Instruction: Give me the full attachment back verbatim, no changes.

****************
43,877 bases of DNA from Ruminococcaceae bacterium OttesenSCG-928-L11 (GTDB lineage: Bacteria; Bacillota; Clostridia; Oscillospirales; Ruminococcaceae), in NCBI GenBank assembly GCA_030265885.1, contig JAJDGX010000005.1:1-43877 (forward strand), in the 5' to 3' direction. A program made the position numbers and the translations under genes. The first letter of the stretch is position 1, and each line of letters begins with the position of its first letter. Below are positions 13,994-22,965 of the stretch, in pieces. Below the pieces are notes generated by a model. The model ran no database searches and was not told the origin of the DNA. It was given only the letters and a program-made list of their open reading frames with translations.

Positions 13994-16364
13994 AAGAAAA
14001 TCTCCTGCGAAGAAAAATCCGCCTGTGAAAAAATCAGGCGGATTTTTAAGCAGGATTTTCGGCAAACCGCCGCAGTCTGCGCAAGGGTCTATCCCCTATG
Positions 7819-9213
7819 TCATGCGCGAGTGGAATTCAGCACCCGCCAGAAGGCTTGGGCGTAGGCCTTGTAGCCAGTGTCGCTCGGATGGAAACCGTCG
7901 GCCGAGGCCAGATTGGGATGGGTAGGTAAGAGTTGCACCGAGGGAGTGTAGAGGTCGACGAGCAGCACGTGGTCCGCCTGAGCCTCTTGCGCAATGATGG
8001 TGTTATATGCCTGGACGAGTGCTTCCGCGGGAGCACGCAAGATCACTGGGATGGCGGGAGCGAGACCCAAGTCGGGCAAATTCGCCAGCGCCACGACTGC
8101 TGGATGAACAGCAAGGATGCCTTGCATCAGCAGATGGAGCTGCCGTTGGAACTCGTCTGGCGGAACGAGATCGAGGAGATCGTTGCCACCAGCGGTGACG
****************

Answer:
43,877 bases of DNA from Ruminococcaceae bacterium OttesenSCG-928-L11 (GTDB lineage: Bacteria; Bacillota; Clostridia; Oscillospirales; Ruminococcaceae), in NCBI GenBank assembly GCA_030265885.1, contig JAJDGX010000005.1:1-43877 (forward strand), in the 5' to 3' direction. A program made the position numbers and the translations under genes. The first letter of the stretch is position 1, and each line of letters begins with the position of its first letter. Below are positions 13,994-22,965 of the stretch, in pieces. Below the pieces are notes generated by a model. The model ran no database searches and was not told the origin of the DNA. It was given only the letters and a program-made list of their open reading frames with translations.

Positions 13994-16364
13994 AAGAAAA
14001 TCTCCTGCGAAGAAAAATCCGCCTGTGAAAAAATCAGGCGGATTTTTAAGCAGGATTTTCGGCAAACCGCCGCAGTCTGCGCAAGGGTCTATCCCCTATG
Positions 7819-9213
7819 TCATGCGCGAGTGGAATTCAGCACCCGCCAGAAGGCTTGGGCGTAGGCCTTGTAGCCAGTGTCGCTCGGATGGAAACCGTCG
7901 GCCGAGGCCAGATTGGGATGGGTAGGTAAGAGTTGCACCGAGGGAGTGTAGAGGTCGACGAGCAGCACGTGGTCCGCCTGAGCCTCTTGCGCAATGATGG
8001 TGTTATATGCCTGGACGAGTGCTTCCGCGGGAGCACGCAAGATCACTGGGATGGCGGGAGCGAGACCCAAGTCGGGCAAATTCGCCAGCGCCACGACTGC
8101 TGGATGAACAGCAAGGATGCCTTGCATCAGCAGATGGAGCTGCCGTTGGAACTCGTCTGGCGGAACGAGATCGAGGAGATCGTTGCCACCAGCGGTGACG